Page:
Finding Hope

C. 22 year old female. Lives in Australia. Occupational therapy student at university. Battling borderline personality disorder, an eating disorder and depression and anxiety.

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Asker Anonymous Asks:
You seem a bit unsure to me whether you have the BPD diagnosis. I know from the past, dr's can just slap the label on because of my chronic suicidal thoughts, and even though I didn't meet the criteria except for that (I am just majorly depressed) he didn't take the time to understand me and my symptoms. There is nothing wrong with having it, but you need the diagnosis to fit. Have you had thorough sessions with a regular psych who can properly assess you to help you understand how and why you
finding-hope finding-hope Said:

fit the criteria for BPD. Diagnosis is annoying because it can be a bit confronting, but also stigma, but you can’t have adequate treatment without a proper diagnosis. I don’t know why I am writing this and feel free to ignore it. I had to find a dr who didn’t just put a label on me, and then say I was too hard to treat and kind of threw me in to the too hard basket. I hope I’m not out of line writing this- I’m curious.

No of course you’re not out of line writing this, and I appreciate you taking the time to do so. I agree that doctors tend to diagnose any young woman who has chronic self harm/suicidality with BPD despite that only being one component of BPD. 

Whether it fits for me, well I can see why some of it does.  Just depression causing my self harm, thoughts of suicide and issues in life doesn’t quite fit whereas BPD gives a better explanation for my issues. When I compare myself directly to the DSM criteria though I’m not sure, and it doesn’t help that some of the criteria is pretty vague. Criteria that I don’t see in myself are: besides bingeing and purging which is more attributed to my eating disorder, I don’t engage in impulsive behaviour. I do not have frequent displays of anger. I don’t alternate between idealising and devaluing people. I don’t have stress related paranoid ideation or dissociate. Though I fear rejection and abandonment, I don’t make frantic efforts to avoid it.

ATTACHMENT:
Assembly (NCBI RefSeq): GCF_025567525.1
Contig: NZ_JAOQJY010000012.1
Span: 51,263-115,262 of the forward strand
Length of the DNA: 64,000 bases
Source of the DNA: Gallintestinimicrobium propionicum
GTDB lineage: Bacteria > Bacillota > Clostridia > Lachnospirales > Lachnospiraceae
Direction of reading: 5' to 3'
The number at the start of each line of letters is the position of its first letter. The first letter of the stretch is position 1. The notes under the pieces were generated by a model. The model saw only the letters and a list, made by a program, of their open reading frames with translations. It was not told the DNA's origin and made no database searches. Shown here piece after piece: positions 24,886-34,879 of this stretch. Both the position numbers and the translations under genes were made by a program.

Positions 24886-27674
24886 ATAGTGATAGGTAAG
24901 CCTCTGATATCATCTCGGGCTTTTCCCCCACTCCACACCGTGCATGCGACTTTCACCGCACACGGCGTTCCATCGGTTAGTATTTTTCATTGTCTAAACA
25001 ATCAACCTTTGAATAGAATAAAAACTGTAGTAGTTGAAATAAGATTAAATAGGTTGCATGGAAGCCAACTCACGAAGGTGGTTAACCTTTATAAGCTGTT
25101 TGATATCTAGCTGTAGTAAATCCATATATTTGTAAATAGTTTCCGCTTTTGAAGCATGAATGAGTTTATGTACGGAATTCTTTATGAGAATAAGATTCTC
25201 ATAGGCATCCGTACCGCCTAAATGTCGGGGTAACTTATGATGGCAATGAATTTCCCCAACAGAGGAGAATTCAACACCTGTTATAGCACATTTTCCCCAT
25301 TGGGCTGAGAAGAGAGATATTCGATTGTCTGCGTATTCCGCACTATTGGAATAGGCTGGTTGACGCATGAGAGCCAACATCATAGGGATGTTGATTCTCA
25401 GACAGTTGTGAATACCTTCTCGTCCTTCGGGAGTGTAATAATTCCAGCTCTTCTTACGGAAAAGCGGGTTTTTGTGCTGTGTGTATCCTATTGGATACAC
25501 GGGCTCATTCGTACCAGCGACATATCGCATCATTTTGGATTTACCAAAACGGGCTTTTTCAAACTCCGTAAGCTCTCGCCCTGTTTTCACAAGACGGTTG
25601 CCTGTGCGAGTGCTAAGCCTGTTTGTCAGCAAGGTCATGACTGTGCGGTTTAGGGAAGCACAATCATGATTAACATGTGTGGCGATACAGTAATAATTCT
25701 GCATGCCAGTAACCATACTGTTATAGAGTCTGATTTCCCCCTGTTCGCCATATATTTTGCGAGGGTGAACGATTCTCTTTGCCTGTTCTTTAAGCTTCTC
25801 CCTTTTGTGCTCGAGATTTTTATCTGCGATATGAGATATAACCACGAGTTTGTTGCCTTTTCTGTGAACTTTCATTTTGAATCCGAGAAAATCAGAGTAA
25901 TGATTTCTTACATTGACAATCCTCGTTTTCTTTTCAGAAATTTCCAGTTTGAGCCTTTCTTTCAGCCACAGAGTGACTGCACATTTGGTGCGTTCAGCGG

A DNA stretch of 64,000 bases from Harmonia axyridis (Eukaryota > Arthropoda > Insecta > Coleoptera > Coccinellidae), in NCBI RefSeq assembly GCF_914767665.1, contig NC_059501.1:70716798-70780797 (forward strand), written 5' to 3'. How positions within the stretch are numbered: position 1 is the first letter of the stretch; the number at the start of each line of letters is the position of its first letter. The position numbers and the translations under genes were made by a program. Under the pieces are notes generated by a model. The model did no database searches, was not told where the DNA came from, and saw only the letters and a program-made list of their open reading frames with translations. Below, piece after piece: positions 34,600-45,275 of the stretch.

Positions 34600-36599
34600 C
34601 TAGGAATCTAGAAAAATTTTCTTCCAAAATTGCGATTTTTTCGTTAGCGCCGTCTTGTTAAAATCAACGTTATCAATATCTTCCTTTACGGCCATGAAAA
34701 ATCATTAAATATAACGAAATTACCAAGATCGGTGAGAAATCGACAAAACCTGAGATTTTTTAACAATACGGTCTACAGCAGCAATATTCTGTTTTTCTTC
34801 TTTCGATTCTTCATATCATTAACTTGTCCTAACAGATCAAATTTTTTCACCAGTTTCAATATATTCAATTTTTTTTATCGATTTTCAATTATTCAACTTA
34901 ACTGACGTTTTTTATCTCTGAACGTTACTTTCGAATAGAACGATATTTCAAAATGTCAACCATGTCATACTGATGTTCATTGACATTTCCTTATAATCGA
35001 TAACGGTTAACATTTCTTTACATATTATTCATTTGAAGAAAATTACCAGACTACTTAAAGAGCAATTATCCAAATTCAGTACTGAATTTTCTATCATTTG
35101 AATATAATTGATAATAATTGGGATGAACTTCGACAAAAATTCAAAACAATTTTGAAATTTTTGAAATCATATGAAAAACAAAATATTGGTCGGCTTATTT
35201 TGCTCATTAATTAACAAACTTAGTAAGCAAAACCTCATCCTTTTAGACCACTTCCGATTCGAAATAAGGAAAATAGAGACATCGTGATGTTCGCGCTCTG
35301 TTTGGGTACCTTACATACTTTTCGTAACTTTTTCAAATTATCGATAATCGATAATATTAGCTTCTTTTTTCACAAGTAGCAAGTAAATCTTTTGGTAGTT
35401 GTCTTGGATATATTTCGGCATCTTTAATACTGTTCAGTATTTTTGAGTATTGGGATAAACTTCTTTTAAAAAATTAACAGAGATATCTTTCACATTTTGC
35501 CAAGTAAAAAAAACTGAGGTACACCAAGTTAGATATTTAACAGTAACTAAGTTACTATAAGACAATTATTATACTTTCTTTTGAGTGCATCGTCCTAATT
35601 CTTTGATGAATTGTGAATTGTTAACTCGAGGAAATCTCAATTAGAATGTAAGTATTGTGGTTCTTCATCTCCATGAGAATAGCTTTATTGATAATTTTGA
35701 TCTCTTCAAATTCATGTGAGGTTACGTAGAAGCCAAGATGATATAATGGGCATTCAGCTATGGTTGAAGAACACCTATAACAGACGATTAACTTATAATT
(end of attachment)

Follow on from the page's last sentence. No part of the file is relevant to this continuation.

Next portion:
Besides the criteria, when other people with BPD talk about their feelings and inner experiences I can relate a lot to what they say. Things like wanting to have suicide as an escape, being very sensitive especially to other people, being hurt very easily especially if you think someone might abandon you, wanting to be taken care of, using self harm as a way to cope and communicate your pain and struggle, feeling lost in life, getting attached to anyone who shows you any kindness or care, not really knowing who you are and what you want in life and changing your mind about it etc…those are things that I have that aren’t necessarily in the criteria but are quite common amongst those with BPD.  

That was a long post, but in conclusion, I agree with having BPD when I compare my feelings and experiences to those traits that are common amongst people with BPD, but when I assess myself against DSM criteria I’m kinda unsure.

Dbt really helped me in so many ways! Good luck :)
finding-hope finding-hope Said:

Thank you, it’s good to hear from people who’ve done it and found it beneficial :) x

Asker Anonymous Asks:
Congratulations on starting DBT. I know it seems overwhelming but most of those contracts are only in place as a general guideline. It's not ideal but unfortunately there are many other participants that will use excuses to get out of therapy sessions. I'm sure the core issues of self harming will be addressed in your individual therapy sessions to avoid triggering fellow participants. Good luck and I have faith you can do this!